It can keep printing trillions of dollars, let inflation skyrocket or tighten monetary policy, and watch the stock market crash.
In other words, it can sacrifice the stock market or the dollar.
David, what do you think the Fed will do, and what are the implications?
David Stockman: Well, I think whether it wants to or not, the Fed will crash the stock market. The Fed has painted itself into a hellacious corner because it’s made such a fetish out of its 2% inflation target, especially since January 2012, when it officially adopted this quantitative target.
In fact, most of the massive money printing, which has occurred since 2012, when the economy was pretty much recovered from the Great Recession anyway, has been justified by an inflation shortfall, which wasn’t true, but that was the justification.
They were trying to raise inflation and therefore felt that they could keep quantitative easing at these huge rates, including $120 billion per month, until recently. And as a result, we’re now in a world in which inflation is heading towards double digits.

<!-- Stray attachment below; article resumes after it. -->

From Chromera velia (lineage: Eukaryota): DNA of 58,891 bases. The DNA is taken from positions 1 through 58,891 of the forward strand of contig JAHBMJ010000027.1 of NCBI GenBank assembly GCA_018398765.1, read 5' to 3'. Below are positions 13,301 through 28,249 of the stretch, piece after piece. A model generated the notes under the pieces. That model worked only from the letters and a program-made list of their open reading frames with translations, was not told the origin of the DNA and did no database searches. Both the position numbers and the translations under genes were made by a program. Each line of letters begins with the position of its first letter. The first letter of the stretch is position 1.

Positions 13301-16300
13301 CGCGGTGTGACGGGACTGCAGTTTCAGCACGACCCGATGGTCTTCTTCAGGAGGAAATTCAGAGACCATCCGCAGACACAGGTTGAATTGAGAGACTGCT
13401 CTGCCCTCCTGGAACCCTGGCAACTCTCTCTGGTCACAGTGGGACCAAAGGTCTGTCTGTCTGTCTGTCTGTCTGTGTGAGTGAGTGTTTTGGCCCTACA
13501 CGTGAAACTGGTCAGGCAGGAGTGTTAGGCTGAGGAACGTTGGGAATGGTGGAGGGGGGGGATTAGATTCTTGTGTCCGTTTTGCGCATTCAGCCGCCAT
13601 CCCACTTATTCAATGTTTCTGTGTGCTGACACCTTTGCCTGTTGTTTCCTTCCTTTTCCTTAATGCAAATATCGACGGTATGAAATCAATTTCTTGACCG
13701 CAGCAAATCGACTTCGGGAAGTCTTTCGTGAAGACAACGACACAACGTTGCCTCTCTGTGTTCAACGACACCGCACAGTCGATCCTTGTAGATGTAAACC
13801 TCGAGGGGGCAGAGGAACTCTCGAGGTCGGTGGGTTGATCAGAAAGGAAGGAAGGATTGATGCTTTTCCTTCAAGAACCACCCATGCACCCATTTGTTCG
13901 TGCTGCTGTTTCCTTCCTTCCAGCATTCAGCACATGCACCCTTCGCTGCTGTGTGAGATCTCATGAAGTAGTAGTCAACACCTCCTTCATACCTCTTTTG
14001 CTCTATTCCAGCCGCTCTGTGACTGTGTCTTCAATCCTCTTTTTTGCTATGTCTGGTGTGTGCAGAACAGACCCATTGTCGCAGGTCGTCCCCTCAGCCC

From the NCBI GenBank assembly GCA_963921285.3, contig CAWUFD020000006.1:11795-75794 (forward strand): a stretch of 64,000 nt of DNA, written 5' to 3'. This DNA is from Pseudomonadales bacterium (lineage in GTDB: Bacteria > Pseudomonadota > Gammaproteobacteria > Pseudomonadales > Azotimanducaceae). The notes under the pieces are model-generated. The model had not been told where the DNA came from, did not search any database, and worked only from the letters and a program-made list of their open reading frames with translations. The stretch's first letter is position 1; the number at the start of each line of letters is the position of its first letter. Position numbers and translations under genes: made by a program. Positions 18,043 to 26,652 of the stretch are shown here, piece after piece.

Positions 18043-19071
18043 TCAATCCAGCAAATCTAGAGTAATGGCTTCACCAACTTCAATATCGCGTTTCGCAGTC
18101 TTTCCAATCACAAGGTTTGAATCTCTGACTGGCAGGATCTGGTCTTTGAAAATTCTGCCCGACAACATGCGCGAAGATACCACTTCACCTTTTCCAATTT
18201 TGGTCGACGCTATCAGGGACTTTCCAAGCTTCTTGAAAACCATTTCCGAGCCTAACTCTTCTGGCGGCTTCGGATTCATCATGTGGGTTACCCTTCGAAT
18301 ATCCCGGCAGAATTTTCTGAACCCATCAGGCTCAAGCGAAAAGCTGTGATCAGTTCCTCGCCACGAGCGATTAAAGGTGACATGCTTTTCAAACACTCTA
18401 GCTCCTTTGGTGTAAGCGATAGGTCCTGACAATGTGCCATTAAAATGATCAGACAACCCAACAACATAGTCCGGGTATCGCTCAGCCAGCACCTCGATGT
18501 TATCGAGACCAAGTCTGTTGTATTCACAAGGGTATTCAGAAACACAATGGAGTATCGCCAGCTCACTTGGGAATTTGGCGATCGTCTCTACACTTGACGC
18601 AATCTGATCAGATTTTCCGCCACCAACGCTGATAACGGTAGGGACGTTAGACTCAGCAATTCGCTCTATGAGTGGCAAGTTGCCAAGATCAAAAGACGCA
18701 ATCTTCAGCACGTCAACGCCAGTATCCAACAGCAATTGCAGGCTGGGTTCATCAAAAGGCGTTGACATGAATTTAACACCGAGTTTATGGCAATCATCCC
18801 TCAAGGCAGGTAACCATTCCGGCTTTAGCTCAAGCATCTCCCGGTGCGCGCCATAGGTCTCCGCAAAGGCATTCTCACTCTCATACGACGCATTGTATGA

I think they’re going to have no choice but to throw on the brakes much harder than the market is expecting, much harder than they would like to do, or maybe even intend at the moment, but there’s no choice.
Now, when you have double-digit inflation, number one and second, you’re going into what’s going to be a nasty election season in which the Republicans will finally see hope for their salvation in a horrendous battle on the inflation front blaming the Democrats and Biden.
That means the Fed will not be in a position over the next 2, 3, 4 quarters to retreat on the inflation battle. Whether it wants to or not, it will have to raise interest rates even far more than are expected now.
It’s going to begin QT, quantitative tightening, or draining its $9 trillion balance sheet faster than it is talking about at the moment or what the market expects. That’s because it’s not going to be able to justify or maintain any credibility when inflation is running at the CPI level at nearly 10%.
So that’s a new ballgame.
We haven’t been in these kinds of uncharted waters for a long time, not since the 1970s, and even in the 1970s, the story was far different than it is today. So, the market will struggle with a Fed that turns out not to be their friend. It’s going to time and time again, think that the worst is over, buy the dip and make a lot of money, only to be disappointed.
I point out one final kind of analogy here.
If you go back to March 2000, when the dot-com bubble collapsed, the NASDAQ peaked at 4600, and the market dropped by 30% in the next 15 days. And after that bone-rattling drop people said it’s all over. The worst has happened, and you should buy the dip. You’re going to make a lot of money.